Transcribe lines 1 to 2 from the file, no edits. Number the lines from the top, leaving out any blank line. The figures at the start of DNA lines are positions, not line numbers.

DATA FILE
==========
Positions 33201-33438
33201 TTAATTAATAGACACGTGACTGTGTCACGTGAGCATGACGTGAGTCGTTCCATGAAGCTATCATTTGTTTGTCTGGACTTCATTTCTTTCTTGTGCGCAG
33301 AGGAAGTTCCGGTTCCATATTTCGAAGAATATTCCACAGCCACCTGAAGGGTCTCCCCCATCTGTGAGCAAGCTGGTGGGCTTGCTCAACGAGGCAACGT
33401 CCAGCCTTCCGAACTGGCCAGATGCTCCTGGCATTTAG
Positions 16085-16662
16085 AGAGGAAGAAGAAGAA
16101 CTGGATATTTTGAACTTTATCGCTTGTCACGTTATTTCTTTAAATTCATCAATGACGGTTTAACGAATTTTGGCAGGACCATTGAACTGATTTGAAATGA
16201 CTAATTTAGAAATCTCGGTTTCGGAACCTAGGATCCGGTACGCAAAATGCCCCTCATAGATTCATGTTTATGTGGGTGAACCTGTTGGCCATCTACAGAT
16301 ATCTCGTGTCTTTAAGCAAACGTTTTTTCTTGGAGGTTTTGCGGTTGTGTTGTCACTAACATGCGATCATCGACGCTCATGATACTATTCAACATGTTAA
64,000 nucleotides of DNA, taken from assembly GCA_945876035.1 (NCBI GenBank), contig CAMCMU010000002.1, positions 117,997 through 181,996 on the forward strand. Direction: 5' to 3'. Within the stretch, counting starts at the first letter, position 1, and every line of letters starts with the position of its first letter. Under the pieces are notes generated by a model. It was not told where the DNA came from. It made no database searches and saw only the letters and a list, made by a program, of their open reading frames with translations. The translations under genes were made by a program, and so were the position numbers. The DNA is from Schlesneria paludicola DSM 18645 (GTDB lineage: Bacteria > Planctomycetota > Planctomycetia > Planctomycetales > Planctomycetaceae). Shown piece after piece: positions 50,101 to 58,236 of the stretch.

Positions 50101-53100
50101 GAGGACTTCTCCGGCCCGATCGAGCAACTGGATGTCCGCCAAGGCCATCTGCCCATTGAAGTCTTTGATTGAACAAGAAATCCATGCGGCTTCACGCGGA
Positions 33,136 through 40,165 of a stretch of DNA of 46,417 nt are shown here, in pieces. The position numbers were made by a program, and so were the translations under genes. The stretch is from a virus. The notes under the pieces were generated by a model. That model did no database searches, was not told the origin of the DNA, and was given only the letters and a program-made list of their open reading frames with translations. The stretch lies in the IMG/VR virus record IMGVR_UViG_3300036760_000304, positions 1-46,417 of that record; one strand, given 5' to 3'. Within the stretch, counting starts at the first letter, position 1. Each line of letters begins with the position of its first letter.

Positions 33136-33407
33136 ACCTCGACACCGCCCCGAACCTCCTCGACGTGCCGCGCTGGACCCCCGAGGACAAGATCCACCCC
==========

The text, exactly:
Positions 33201-33438
33201 TTAATTAATAGACACGTGACTGTGTCACGTGAGCATGACGTGAGTCGTTCCATGAAGCTATCATTTGTTTGTCTGGACTTCATTTCTTTCTTGTGCGCAG